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JohnBarnes
JohnBarnes
1/15/2017 11:54:20 PM
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Re: Blazing an old trail
Dcawrey,

"Massive audiences" pretty much implies a Price's Law situation -- as Roger Price explained it (and he thought it was a joke), when the number and variety of outlets is low and the audience is massive (think pop music in the 1950s or 1970s, TV 1955-80, fast food during the Hamburger Wars, Broadway musicals 1990-2010, etc.) it costs more to lose a customer than you can gain by picking one up, so the goal becomes "Don't touch that dial!", i.e. you avoid anything that might excite the customers because anything that might excite them might also offend them. In a Price's Law situation the product just keeps getting more alike, the costs keep going up (because you can pass them on to the consumers since no one is trying to steal them), and the whole thing subsides into expensive sludge.

But anything that breaks the Price's Law situation -- FM radio, niche radio, cable TV, Subway, Hamilton -- tends to release a huge burst of innovation and creativity, and to create a vast new range of genres and materials. So I'm betting as we come to the end of the superhero blockbuster, we're probably entering a great burst of creativity (or rather of getting access to all that stuff the creators really wanted to make all  along!)

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JohnBarnes
JohnBarnes
1/15/2017 11:46:23 PM
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Platinum
Re: Blazing an old trail
Dmendyk,

Just as jarring but also possibly just as liberating. The current narrow beam of CGI-and-action driven blockbusters is mostly driven by the "subtitle market", i.e. the ability to make most of the money in places where they don't speak English. This means essentially recreating the silent movie -- stories that can be followed with minimum dialogue in a room where the audience makes a lot of noise and is there more for the spectacle than for the story. A dollar invested in those projects, because the overseas market is so large, has a really good chance of making a satisfactory return.

But the movies have also had long eras in which local, people-oriented stories were the high profit area, because intrinsically they cost less to make, and they do draw a higher-income crowd domestically. A movie has to make Diller's figure of $500 million because it cost $100-300 in production costs and salaries plus probably another $100 million in marketing, advertising, and distribution fees to reach the whole planet. (And much of that $500 million will be made in the recorded-for-home-viewing aftermarket).  But a movie that costs $1 million to make and $1 million to market, and makes $10 million -- which is quite achievable in, for example, the French domestic market -- is actually more profitable (in terms of higher ROI), and very possibly more reliably so.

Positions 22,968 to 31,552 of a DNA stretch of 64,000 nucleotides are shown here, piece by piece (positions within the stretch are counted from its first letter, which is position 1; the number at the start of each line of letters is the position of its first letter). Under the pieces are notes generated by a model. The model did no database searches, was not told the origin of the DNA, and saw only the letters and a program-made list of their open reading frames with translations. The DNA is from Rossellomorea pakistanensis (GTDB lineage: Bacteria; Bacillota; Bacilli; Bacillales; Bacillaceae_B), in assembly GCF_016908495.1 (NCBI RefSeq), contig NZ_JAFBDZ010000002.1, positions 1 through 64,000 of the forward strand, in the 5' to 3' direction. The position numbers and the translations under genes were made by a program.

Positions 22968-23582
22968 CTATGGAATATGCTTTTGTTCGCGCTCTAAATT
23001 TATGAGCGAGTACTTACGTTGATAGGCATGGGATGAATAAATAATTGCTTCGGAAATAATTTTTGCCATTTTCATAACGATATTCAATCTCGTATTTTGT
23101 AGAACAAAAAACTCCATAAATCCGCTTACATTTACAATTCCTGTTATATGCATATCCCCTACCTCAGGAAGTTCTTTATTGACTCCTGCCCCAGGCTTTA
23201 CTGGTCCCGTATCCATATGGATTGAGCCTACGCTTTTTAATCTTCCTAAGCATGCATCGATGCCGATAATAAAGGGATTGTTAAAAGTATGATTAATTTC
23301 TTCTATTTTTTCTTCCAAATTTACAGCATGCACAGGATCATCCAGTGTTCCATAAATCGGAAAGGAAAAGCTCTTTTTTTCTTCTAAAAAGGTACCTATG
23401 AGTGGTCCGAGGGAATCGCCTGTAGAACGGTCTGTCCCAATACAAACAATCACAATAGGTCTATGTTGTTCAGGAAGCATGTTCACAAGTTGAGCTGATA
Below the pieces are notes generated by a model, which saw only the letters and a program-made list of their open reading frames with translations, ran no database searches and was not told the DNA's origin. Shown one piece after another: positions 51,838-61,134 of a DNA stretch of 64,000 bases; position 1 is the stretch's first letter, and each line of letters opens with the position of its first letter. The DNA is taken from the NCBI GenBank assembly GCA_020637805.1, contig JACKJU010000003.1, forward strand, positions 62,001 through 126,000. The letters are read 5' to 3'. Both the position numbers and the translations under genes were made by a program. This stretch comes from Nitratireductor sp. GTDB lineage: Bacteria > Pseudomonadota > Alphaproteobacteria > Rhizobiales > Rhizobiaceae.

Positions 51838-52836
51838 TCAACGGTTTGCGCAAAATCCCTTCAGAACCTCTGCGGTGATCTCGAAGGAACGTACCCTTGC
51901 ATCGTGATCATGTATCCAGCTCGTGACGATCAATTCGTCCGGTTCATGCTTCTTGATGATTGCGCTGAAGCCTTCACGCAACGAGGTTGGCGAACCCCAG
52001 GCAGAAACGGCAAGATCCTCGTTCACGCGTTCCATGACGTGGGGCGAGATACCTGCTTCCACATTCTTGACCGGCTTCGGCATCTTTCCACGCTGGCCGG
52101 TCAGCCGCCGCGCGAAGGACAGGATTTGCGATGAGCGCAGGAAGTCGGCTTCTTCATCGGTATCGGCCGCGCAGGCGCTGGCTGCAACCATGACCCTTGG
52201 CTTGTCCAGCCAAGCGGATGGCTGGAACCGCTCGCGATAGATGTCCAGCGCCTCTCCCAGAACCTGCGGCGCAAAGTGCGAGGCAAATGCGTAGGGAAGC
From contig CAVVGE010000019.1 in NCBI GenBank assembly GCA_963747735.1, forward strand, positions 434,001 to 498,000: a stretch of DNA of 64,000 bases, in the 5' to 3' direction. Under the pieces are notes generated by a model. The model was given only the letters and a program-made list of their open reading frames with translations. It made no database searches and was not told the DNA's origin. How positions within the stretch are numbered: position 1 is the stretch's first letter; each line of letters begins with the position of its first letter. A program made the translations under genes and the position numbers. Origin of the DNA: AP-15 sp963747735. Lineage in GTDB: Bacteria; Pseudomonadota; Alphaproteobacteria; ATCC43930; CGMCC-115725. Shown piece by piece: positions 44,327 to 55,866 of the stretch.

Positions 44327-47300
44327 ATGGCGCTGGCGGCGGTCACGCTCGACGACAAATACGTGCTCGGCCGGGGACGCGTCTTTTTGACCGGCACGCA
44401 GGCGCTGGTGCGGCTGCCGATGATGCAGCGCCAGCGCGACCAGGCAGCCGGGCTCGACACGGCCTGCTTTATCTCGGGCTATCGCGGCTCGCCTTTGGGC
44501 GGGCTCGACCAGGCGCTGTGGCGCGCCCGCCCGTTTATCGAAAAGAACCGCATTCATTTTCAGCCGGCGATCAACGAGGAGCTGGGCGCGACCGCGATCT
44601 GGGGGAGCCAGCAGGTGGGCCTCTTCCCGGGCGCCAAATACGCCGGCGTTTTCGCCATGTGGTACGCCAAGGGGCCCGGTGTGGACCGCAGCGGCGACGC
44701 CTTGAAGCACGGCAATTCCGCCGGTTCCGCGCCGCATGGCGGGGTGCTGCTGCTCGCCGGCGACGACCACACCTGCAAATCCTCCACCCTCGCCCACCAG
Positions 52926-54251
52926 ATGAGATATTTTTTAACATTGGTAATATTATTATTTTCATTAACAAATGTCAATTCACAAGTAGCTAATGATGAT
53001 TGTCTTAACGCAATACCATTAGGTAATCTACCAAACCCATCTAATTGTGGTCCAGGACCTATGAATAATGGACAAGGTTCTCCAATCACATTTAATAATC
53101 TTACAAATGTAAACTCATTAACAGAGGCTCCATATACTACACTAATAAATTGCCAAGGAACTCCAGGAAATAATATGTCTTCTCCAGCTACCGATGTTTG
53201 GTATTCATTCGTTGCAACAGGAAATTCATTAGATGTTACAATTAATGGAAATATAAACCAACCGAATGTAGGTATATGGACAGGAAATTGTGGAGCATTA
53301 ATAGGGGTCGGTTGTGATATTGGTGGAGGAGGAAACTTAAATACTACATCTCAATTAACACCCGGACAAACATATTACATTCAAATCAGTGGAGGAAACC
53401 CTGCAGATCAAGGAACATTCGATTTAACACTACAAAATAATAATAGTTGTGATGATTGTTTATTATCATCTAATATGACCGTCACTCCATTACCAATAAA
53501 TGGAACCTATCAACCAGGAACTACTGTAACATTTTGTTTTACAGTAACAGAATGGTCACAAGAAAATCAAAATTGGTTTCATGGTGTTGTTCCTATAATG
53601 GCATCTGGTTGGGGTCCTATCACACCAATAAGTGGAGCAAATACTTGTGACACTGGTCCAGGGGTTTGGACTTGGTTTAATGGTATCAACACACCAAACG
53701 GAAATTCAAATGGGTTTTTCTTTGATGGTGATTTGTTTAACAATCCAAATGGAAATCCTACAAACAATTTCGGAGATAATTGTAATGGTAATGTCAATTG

If the big studios lose control of the market, many smaller theaters and chains can decide, as they used to, that a big movie is to expensive and too big a risk (especially since big movies tend to come with multiple week lock-ins).  At that point booking 10 weeks of STAR GUYS VERSUS MONSTERS becomes more of a gamble (if it bombs, it bombs bigger, and if it succeeds, you have many other competing screens to worry about) compared to committing to two weeks each, with option to renew/cancel, to LONELY COUPLE FIND EACH OTHER, INTREPID LAWYER WINS CASE, BITTERSWEET SUMMER ROMANCE, PARENT AND CHILD RECONCILE, and TWO OLD GUYS WANDER AROUND ENACTING DIRTY JOKES.

Hollywood has had 3 blockbuster eras: silents in the 20s, spectacle-color 1939-55 or so, and the present post Jaws&Star Wars era.  In between they had swarms of little movies that made very good money.

The coming revolution looks to me like the swarm of little movies swarming back.  This may just be wishful thinking -- I like those periods and movies better overall -- but it looks to me like the side I favor is about to win again, for a while.

 

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mpouraryan
mpouraryan
1/15/2017 4:43:47 PM
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Platinum
Re: Blazing an old trail
Happy #MLK2017 to all!!!  

It has been a very interesting discourse--to say the least.     They need to adapt to the new realities which they are seem not to--As I am writing this, I am listening to a live feed of Al Jazeera on my second screen because I would also argue that it is not just hollywood, but just the broad landscape.    

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faryl
faryl
1/10/2017 8:09:08 PM
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Platinum
Re: Blazing an old trail